The SNP in Scotland have ducked tax and land market reform LibDem Willie Rennie to hold Holyrood debate on proposed council tax rises
    Willie Rennie said the Scottish Government’s initial plans to abolish council tax with a fairer system has been abandoned in favour of increases.
    He said: “It’s 16 years since the SNP solemnly promised in their manifesto to abolish and replace council tax.
    “But after 16 years of consultations, working groups, of cross-party talks, think tanks and rhetoric, the SNP government have transformed from reformers to defenders of the unfair, discredited council tax.
    “Now they are hiking it with the biggest rises ever, in the middle of a cost-of-living crisis.
    “These tax hikes must be scrapped. The Government should instead back Scottish Liberal Democrat plans that would deliver the power surge which councils need and end the underfunding of local government once and for all.”

  • Helen Dudden 20th Sep '23 - 10:02am

    I have visited Pemberly the new build by Anchor Housing. With it’s very pale carpets for wheelchair users and I felt not large enough doorways. Laminated floors were one good invention for black wheels.
    The design looks more like holiday let’s than homes. Very close together.

    I have had a problem with a neighbour inventing issues like me knocking her down in my wheelchair and other fabricated non truths. Tired of this situation and how impossible it is to resolve.
    A colleague of mine had an elderly neighbour who smashed windows in several bungalows.
    There needs to be more realistic planning and exceptance of the true face of lack of social care where needed.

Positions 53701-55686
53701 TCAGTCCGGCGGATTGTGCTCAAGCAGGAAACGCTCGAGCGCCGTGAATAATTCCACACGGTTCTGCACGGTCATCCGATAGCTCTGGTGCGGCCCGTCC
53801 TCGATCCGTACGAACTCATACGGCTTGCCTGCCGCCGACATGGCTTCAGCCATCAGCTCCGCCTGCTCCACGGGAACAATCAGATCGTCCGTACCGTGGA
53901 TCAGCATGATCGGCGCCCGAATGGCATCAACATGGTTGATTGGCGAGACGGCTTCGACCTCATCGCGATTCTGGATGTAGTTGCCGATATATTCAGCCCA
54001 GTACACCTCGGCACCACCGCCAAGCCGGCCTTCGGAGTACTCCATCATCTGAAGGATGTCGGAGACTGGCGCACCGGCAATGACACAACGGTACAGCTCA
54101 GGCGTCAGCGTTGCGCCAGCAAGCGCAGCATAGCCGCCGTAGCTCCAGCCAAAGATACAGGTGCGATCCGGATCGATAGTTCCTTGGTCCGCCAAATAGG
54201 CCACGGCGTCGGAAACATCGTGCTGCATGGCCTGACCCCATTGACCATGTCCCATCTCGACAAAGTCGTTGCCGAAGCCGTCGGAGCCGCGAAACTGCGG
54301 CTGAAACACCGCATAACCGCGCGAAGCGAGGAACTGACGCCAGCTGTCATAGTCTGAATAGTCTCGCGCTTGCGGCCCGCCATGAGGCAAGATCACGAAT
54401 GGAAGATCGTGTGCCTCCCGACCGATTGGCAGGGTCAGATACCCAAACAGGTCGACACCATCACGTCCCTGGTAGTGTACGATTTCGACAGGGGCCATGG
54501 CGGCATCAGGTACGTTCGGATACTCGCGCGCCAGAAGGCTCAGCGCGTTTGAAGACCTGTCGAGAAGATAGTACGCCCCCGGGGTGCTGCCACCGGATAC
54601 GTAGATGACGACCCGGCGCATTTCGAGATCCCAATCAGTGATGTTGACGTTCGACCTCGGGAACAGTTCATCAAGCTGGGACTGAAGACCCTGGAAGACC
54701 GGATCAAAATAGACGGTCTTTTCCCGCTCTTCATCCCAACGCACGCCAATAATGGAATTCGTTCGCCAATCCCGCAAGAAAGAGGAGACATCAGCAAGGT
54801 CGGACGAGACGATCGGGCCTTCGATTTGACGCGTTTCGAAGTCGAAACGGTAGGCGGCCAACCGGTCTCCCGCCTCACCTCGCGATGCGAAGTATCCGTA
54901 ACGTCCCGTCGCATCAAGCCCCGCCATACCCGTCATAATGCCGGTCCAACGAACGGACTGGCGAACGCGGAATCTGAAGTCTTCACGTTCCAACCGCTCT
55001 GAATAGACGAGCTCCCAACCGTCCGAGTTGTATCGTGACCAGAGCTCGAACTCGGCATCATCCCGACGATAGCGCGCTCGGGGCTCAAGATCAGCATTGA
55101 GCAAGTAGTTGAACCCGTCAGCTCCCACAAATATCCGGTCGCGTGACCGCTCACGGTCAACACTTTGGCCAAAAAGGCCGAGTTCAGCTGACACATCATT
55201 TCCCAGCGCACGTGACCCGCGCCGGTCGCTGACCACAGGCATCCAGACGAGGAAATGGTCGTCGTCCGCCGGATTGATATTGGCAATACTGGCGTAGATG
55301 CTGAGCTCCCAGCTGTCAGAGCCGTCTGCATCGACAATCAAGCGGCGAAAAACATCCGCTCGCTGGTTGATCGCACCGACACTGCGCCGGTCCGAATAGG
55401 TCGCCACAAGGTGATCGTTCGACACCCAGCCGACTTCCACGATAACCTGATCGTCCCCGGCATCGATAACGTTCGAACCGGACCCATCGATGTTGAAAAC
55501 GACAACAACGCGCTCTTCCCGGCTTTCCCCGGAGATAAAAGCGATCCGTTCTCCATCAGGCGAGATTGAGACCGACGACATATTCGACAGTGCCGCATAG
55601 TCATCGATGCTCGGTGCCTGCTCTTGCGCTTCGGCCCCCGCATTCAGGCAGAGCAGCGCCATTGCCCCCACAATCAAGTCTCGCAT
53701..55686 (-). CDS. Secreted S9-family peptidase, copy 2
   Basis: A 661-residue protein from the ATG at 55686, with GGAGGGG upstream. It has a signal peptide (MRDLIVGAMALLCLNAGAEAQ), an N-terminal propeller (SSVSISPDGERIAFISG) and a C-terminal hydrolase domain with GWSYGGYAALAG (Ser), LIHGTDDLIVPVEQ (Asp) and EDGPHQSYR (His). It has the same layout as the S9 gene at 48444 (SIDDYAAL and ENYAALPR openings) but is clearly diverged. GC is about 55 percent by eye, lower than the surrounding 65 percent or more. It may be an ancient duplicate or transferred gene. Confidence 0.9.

• Robin Stafford 20th Sep '23 - 10:26am

    Whilst it might seem odd to post an article from Labour List here, it exactly reflects what I heard last year in a piece of work where I spoke to LibDem councils in four different councils. If we want accommodation built that reflects actual needs, affordable, closer to peoples’ work, then relaxing planning and leaving it to the market it the last thing that will work. The ‘market’ just wants to build executive homes on green field sites or luxury apartment blocks in cities. They have the power and money to sit and wait or push councils into submission. And they have the Tories in their pocket.

    We need much more power and funding to enable local planning to meet local needs. That especially means affordable decent housing in towns and cities where most of the work is. Built to a decent standard and not the low grade building preferred by developers that makes us the worst in Europe.

    That said it’s a complex topic and there is no one simple solution. Changes to council tax, buy to let and second homes to name a couple of other factors also need addressing. But when it comes to building on greenfield, green belt locations, far from either work or transport, the Nimbies have a valid point.

    https://labourlist.org/2023/09/labour-must-not-blame-nimbys-for-a-broken-tory-planning-system/

  • Stewart Edge 20th Sep '23 - 11:26am

    National Housing Targets are needed – AND tax reform as mentioned by Tony Vickers. The Policy Paper actually contains a significant fudge on Housing Targets. It says that local plans …. ‘would be assessed by the Planning Inspectorate, an independent body that would ensure the evidence and justification for housing targets is appropriate for the local area’ . However ‘independent’ the Planning Inspectorate is, it will need a National Framework to steer its decisions – and without national targets and some allocation method decisions will be arbitrary and non-democratic. To pretend such a process is ‘independent’ is disingenuous.

  • Peter Martin 20th Sep '23 - 11:30am

    I think we are all familiar with politicians who *say* they want homes to be more affordable, and at the same time we know they don’t really mean it. If they did they’d be doing something about it.